The Influence of Context-Based Complexity on Decision Processes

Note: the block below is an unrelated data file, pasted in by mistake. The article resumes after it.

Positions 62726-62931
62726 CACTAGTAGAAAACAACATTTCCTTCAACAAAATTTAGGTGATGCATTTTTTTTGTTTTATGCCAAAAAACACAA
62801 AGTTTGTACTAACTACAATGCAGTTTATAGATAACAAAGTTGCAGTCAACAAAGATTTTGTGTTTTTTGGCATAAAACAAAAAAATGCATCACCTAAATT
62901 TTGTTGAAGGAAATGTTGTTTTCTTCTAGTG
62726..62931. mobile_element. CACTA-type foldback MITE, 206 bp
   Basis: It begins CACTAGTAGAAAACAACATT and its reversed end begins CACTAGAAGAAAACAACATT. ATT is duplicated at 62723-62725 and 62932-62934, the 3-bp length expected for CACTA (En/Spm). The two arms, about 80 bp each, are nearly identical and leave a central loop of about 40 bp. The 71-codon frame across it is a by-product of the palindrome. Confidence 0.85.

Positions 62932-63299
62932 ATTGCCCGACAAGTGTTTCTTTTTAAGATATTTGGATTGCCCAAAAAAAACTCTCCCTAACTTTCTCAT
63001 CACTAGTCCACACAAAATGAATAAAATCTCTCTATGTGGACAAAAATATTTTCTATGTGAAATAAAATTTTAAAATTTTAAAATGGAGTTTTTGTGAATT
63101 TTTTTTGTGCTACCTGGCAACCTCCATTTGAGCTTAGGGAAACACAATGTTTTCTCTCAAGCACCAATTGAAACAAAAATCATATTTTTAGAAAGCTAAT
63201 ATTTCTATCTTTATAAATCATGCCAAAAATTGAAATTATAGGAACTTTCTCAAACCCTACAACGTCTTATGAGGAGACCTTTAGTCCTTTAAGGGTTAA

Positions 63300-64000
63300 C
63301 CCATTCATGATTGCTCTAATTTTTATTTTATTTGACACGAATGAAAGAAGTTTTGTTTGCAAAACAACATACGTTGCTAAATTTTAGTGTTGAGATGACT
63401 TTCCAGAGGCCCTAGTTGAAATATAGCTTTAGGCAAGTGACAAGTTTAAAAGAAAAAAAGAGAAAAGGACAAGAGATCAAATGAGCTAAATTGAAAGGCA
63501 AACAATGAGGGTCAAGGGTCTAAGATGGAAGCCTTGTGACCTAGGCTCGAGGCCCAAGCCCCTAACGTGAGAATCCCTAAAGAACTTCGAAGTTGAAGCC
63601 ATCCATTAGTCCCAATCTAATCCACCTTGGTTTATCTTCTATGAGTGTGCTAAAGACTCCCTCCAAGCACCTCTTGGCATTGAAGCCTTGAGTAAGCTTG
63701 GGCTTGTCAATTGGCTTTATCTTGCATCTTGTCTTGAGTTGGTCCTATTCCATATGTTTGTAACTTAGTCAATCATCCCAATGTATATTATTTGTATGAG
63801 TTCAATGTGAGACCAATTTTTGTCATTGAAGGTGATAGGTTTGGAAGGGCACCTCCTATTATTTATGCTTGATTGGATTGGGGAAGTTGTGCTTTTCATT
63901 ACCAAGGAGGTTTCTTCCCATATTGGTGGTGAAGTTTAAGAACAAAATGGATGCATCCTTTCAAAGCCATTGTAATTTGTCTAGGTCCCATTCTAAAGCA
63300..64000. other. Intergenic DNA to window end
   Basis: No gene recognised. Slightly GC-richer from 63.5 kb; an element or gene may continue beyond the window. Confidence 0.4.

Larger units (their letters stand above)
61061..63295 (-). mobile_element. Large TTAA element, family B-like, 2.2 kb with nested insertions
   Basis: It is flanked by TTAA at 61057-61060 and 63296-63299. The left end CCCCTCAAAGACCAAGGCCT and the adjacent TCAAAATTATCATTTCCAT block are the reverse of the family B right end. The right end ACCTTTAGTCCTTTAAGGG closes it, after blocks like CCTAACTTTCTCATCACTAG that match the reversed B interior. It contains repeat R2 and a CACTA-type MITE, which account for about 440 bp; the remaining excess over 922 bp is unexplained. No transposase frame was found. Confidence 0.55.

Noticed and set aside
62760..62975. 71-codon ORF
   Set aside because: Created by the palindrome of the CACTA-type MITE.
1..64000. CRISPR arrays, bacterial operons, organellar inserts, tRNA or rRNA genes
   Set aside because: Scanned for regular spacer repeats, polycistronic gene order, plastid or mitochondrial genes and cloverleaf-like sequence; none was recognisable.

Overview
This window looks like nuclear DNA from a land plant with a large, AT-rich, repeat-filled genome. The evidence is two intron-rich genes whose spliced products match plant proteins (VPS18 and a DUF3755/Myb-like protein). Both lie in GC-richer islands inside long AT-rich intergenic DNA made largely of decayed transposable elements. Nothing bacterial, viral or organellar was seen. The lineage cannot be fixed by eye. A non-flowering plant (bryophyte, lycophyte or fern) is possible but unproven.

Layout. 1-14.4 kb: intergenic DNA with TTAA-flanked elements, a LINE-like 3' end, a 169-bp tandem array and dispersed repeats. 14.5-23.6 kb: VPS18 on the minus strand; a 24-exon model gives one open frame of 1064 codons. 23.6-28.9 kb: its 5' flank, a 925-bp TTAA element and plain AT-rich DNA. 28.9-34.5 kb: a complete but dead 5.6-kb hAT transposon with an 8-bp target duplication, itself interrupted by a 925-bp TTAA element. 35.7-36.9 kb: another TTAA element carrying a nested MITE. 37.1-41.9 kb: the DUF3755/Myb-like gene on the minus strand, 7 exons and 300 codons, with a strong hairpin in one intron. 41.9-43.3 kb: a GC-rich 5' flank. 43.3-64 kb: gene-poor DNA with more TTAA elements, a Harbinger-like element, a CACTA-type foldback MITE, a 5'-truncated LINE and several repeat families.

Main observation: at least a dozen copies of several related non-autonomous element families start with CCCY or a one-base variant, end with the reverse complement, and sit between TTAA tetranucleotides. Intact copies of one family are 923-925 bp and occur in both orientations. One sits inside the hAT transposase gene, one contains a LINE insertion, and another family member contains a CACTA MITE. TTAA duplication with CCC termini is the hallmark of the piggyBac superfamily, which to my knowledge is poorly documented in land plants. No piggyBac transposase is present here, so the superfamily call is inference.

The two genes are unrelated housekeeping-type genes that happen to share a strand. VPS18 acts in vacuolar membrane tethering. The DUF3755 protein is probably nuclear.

In this chapter, we present an empirical study which investigates the influence of context-based complexity on decision processes.1 To determine context-based complexity accurately, we measure each subject’s preferences individually with two advanced techniques from marketing research: choice-based conjoint analysis (CBC, Haaijer and Wedel 2007) and pairwise-comparison-based preference measurement (PCPM, Scholz et al. 2010), rather than relying on less precise estimates of preferences. Furthermore, we use eye tracking to trace the process of information acquisition precisely. Our results show that low context-based complexity leads to less information acquisition and more alternative-wise search. Moreover, people search information attribute-wise in the first stage of the decision process, then eliminate alternatives, and search alternative-wise in the last stage. We also found evidence that in situations of low context-based complexity, people switch earlier to alternative-wise processing. In essence, our findings suggest that people select decision strategies from an adaptive toolbox in situations of varying complexity, starting with lexicographic and elimination by aspect type rules and ending with strategies that imply an alternative-wise search.